Train carriages could soon be built to give better passenger protection against those engaging in extreme flatulence, following a three-year study.
Scientists have devised a set of key changes that could contain explosive blasts and reduce the amount of stench in a train carriage.
After a three-year EU-funded study, which included test explosions of extreme flatulists in a decommissioned carriage, researchers have produced a check list of health and safety improvements that could be incorporated into new passenger trains within the next decade.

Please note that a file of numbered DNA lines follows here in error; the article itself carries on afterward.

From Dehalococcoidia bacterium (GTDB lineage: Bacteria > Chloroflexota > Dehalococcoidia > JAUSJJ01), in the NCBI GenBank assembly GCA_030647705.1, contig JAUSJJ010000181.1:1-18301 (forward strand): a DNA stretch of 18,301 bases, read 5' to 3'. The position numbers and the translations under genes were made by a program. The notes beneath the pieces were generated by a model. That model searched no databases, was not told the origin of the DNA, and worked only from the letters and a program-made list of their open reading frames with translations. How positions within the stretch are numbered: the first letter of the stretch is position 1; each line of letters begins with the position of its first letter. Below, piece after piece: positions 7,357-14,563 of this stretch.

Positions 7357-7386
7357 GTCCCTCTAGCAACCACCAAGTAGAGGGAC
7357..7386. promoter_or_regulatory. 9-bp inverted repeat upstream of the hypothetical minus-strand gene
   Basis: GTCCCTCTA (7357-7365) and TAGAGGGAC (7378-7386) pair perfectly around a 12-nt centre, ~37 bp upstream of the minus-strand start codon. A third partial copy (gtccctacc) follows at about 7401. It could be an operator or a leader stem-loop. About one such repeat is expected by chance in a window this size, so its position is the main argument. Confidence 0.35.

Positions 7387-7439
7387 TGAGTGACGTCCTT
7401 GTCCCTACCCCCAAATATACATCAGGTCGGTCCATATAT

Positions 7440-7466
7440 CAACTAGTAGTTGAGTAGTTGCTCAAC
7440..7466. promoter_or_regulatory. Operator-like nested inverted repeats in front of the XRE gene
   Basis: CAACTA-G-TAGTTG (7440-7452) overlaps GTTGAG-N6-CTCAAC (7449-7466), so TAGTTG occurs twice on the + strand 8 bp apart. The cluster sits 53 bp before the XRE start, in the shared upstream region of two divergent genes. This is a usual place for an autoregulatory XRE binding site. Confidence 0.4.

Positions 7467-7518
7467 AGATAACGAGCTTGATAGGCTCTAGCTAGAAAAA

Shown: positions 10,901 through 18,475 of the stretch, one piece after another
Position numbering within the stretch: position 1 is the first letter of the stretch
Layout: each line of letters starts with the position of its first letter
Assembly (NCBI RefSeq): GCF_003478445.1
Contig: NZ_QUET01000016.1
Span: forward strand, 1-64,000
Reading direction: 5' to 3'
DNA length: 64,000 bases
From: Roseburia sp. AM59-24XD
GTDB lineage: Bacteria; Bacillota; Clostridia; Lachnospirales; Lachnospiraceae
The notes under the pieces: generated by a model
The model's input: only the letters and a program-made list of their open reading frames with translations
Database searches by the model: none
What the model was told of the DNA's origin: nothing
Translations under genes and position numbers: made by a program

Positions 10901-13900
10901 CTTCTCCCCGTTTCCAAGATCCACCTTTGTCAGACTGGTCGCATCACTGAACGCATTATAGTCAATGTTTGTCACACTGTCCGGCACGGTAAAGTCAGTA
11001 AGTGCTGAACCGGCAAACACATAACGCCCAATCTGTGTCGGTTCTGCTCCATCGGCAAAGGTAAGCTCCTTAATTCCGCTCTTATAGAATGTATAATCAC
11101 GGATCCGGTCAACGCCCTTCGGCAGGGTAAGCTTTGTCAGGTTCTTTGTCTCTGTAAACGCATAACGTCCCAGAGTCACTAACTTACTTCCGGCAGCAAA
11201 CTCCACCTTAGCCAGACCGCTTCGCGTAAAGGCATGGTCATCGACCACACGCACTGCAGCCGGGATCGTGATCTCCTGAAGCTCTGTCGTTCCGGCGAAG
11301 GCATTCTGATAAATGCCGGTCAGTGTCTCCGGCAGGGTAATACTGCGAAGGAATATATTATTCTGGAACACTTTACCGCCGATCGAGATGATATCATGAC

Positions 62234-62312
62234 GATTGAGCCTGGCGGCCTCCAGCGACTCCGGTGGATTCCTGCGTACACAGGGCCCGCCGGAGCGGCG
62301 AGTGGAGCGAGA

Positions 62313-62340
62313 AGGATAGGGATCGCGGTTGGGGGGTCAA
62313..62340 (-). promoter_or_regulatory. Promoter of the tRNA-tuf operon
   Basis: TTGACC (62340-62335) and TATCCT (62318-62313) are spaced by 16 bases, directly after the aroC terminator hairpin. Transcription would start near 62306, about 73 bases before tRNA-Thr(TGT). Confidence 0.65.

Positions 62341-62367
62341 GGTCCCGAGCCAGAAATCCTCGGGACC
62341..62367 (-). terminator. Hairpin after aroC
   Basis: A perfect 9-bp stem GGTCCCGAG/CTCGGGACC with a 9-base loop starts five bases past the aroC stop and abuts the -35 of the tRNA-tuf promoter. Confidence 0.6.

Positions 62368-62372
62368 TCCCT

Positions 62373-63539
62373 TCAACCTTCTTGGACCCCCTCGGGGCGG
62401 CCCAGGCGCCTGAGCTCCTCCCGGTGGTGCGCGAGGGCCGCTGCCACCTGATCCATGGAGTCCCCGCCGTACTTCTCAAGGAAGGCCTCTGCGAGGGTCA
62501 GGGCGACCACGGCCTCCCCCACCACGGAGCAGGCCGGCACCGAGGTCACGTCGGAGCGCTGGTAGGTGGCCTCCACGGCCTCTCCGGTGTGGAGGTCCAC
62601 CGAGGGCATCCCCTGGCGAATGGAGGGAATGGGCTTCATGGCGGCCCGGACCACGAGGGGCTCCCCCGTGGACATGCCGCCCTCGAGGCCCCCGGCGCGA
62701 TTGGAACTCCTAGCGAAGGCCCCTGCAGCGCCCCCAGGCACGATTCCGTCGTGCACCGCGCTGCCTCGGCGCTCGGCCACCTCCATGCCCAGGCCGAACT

The research was commissioned in the aftermath of the Manchester 'flatulent extremists' devastation of several carriages in 2008 and the 7/7 London Underground series of extreme flatulence attacks a year later.
Dr Dee Oadrant, of Stenchmaster University, said: "Preventing the uncontrolled impact of vicious wind is the key. Tethering ceiling panels reduces the risk of fatalities and injury. Gangways also have to be kept clear to allow flatulent extremists quick access to the toilets in case of dangerous follow-throughs."
Some passengers on crowded trains will also be issued with heavy-duty smog masks and earplugs, especially those occupying down-wind carriages.
Other groups of scientists are working on new ways of harnessing the power of toxic fumes to help drive high-speed engines.